Tip: Importance of Itemizing. Charitable contributions are deductible only if you itemize deductions on Form 1040, Schedule A. Those who take the standard deduction cannot deduct their contributions.
Internal Revenue Service, 2015
According to Giving USA 2015, Americans gave an estimated $358.38 billion to charity in 2014. That’s the highest total in the 60 years since the report was first published.1
Americans give to charity for two main reasons: To support a cause or organization they care about, or to leave a legacy through their support.
When giving to charitable organizations, some people elect to support through cash donations. Others, however, understand that supporting an organization may generate tax benefits. They may opt to follow techniques that can maximize both the gift and the potential tax benefit. Here’s a quick review of a few charitable choices:
Direct gifts are just that: contributions made directly to charitable organizations. Direct gifts may be deductible from income taxes depending on your individual situation.
Charitable gift annuities are not related to annuities offered by insurance companies. Under this arrangement, the donor gives money, securities, or real estate, and in return, the charitable organization agrees to pay the donor a fixed income. Upon the death of the donor, the assets pass to the charitable organization. Charitable gift annuities enable donors to receive consistent income and potentially manage taxes.
Pooled-income funds pool contributions from various donors into a fund, which is invested by the charitable organization. Income from the fund is distributed to the donors according to their share of the fund. Pooled-income funds enable donors to receive income, potentially manage taxes, and make a future gift to charity.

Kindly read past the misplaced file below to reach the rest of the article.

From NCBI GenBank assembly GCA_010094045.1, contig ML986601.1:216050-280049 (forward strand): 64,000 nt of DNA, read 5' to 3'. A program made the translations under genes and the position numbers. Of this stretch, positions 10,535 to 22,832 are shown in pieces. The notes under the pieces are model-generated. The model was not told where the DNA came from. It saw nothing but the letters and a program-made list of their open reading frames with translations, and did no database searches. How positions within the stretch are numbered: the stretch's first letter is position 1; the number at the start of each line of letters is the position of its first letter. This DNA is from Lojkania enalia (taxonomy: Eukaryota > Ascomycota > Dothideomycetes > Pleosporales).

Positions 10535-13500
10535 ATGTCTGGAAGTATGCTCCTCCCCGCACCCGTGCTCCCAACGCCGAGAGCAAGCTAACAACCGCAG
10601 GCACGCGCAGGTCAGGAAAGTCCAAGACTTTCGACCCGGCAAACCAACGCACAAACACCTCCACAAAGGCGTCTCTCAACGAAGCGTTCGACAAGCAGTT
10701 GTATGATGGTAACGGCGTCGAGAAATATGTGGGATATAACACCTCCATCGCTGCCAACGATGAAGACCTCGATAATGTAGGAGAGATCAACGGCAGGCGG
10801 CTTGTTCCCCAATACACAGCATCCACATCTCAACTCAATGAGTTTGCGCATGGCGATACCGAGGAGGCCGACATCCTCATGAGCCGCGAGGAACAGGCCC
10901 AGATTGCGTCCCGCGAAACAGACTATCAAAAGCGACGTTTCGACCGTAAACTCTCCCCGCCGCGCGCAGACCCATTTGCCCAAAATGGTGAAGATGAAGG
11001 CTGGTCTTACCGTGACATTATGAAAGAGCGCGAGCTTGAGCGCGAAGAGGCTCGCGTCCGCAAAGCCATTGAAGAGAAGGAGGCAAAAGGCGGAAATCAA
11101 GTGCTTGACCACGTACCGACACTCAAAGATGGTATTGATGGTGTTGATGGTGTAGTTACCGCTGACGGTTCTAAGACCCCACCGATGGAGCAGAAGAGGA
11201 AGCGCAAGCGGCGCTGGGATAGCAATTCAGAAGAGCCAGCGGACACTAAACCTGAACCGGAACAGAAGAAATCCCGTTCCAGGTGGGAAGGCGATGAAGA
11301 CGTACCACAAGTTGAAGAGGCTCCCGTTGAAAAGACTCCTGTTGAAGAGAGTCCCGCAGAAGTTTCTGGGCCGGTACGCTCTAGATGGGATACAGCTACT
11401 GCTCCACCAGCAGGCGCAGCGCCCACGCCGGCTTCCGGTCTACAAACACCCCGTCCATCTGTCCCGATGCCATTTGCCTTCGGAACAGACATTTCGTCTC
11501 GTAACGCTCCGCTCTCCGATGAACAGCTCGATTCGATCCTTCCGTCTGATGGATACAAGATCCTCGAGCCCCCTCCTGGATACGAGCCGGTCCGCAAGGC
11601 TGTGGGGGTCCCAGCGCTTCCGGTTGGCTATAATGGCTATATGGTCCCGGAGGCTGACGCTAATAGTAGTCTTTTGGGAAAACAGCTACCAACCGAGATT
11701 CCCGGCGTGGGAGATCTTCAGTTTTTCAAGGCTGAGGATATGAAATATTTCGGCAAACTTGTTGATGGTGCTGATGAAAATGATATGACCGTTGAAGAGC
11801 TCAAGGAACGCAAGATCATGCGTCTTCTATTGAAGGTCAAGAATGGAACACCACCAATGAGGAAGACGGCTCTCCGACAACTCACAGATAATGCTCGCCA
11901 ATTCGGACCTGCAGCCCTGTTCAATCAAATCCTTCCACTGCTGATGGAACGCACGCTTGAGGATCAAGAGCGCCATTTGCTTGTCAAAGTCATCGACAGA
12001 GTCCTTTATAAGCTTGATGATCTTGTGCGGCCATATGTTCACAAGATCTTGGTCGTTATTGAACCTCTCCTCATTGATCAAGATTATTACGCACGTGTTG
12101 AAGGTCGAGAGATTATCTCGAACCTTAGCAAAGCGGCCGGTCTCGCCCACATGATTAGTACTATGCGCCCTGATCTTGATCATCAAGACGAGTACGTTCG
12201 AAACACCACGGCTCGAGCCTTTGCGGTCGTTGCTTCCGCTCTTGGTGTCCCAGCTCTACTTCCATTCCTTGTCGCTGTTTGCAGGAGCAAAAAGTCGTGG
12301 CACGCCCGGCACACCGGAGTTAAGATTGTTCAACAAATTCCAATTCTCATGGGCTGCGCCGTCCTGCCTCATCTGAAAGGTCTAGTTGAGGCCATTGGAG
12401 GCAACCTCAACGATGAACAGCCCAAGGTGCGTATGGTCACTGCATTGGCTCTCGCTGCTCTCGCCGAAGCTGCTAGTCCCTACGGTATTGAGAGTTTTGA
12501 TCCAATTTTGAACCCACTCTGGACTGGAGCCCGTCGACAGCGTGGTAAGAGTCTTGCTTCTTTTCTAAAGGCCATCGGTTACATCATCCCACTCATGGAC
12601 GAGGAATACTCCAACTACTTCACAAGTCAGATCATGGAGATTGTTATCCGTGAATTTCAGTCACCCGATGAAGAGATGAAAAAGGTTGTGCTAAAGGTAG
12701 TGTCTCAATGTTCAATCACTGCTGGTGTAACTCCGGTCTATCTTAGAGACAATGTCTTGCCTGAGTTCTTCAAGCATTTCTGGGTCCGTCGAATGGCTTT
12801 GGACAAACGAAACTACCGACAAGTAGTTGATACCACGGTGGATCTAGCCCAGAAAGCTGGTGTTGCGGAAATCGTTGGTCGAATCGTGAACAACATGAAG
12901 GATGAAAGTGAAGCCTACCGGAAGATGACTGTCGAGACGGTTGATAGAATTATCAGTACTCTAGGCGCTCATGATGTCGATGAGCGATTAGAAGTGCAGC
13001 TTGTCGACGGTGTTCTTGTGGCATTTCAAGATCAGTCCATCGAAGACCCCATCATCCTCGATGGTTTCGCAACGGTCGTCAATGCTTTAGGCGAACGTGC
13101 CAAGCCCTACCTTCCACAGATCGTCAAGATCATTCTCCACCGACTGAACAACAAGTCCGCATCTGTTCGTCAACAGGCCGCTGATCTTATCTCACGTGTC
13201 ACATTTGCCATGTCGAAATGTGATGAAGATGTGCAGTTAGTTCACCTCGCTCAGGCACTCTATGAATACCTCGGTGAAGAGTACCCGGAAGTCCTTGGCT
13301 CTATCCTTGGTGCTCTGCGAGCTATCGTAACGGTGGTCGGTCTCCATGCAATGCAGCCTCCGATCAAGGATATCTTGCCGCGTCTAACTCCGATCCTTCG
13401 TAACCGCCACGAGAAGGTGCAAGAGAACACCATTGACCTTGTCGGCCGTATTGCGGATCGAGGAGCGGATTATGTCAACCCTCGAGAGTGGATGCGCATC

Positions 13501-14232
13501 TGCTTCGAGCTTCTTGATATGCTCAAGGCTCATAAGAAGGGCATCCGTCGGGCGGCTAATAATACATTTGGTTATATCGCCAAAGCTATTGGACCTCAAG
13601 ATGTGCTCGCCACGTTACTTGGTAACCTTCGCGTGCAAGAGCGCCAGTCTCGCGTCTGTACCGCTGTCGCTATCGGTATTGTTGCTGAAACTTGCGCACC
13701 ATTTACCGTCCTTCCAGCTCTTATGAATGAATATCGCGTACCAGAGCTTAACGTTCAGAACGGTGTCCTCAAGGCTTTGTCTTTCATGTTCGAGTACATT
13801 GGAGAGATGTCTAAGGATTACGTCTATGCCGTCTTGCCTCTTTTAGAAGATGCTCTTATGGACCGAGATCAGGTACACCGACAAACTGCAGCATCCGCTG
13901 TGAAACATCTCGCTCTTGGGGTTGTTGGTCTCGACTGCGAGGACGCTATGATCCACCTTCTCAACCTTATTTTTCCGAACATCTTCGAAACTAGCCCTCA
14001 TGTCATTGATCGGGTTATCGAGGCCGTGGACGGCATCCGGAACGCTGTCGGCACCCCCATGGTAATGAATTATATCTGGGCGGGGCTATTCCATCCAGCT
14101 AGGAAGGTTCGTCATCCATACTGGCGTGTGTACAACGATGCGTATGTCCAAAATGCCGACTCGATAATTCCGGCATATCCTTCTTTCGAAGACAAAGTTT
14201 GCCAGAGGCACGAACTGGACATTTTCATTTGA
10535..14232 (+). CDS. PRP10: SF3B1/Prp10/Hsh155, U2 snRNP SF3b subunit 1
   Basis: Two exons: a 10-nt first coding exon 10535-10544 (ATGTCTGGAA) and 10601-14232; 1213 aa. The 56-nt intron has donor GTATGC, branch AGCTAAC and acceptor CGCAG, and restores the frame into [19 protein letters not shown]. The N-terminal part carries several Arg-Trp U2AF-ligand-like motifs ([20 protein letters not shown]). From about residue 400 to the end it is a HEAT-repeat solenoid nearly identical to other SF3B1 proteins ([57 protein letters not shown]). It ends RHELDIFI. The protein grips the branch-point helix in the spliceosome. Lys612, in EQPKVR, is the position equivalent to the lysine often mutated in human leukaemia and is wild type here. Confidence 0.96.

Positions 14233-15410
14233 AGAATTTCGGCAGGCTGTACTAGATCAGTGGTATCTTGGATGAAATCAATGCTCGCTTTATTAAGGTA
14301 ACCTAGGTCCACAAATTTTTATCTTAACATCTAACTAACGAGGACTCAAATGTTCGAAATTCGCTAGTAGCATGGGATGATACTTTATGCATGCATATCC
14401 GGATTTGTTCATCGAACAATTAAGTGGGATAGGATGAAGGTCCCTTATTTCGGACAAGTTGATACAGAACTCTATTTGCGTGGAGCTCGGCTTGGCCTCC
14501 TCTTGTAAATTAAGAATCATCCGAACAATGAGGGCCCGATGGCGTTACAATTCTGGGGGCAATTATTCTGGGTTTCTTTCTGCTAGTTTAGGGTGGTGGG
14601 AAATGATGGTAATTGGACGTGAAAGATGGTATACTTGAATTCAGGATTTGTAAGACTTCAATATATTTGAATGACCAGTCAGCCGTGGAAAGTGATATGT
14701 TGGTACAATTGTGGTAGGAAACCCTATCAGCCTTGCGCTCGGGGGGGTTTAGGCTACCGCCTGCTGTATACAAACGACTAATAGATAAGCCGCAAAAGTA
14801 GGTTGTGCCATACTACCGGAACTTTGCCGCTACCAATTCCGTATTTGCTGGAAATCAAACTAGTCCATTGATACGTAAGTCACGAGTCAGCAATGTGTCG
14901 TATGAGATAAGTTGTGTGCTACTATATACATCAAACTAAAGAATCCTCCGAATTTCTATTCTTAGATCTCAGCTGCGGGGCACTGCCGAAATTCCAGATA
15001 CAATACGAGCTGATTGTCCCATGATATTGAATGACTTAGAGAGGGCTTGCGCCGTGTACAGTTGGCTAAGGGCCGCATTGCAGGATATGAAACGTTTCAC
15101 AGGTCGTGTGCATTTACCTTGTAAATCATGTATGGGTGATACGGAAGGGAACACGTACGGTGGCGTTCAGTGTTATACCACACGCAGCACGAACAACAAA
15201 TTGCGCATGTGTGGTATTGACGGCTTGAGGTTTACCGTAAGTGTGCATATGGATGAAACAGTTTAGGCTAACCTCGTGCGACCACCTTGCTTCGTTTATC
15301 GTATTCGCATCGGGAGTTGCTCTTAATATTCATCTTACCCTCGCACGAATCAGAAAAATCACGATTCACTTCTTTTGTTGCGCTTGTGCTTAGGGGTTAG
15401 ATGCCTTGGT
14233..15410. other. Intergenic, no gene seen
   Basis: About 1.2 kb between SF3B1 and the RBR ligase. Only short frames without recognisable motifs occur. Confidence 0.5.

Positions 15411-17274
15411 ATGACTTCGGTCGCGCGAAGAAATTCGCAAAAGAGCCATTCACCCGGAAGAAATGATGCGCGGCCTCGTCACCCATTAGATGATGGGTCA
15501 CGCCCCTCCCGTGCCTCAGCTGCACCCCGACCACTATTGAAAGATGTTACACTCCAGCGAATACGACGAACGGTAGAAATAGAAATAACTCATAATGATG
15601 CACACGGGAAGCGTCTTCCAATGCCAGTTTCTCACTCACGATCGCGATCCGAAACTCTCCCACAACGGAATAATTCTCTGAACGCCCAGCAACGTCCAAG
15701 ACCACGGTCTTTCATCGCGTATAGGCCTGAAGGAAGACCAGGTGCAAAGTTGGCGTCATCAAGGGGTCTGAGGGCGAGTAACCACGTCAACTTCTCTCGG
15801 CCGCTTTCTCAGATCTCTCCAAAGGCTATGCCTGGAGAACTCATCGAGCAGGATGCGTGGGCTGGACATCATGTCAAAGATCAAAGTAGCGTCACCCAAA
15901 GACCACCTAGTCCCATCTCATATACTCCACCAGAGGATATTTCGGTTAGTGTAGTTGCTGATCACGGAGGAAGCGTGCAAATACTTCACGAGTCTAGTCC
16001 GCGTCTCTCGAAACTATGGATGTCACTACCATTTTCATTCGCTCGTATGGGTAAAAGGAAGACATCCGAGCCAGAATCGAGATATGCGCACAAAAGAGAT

Fast Fact: Contributions by individuals, couples, and families accounted for 72% of the $358.38 billion donated to charitable organizations in 2014.
Giving USA Foundation, 2015
Gifts in trust enable donors to contribute to a charity and leave assets to beneficiaries. Generally, these irrevocable trusts take one of two forms. With a charitable remainder trust, the donor can receive lifetime income from the assets in the trust, which then pass to the charity when the donor dies; in the case of a charitable lead trust, the charity receives the income from the assets in the trust, which then pass to the donor’s beneficiaries when the donor dies.
Using a trust involves a complex set of tax rules and regulations. Before moving forward with a trust, consider working with a professional who is familiar with the rules and regulations.
Donor-advised funds are funds administered by a charity to which a donor can make irrevocable contributions. This gift may have tax considerations, which is another benefit. The donor also can recommend that the fund make distributions to qualified charitable organizations.
Some people are comfortable with their current gifting strategies. Others, however, may want a more advanced strategy that can maximize their gift and generate potential tax benefits. A financial professional can help you assess which approach may work best for you.
Remember, the information in this article is not intended as tax or legal advice. And it may not be used for the purpose of avoiding any federal tax penalties. Please consult legal or tax professionals for specific information regarding your individual situation.
Giving and Net Worth
Charitable giving appears to trail household net worth by about one year. When household net worth dipped in 2008, charitable giving dipped in 2009.
Chart Source: Giving USA Foundation, 2015; Federal Reserve, 2015
Where the Money Goes
The biggest percentage of charitable contributions — 32% — went to churches and religious organizations. A variety of different types of groups were on the receiving end of charitable gifts.
Chart Source: Giving USA Foundation, 2015
- Giving USA Foundation, 2015
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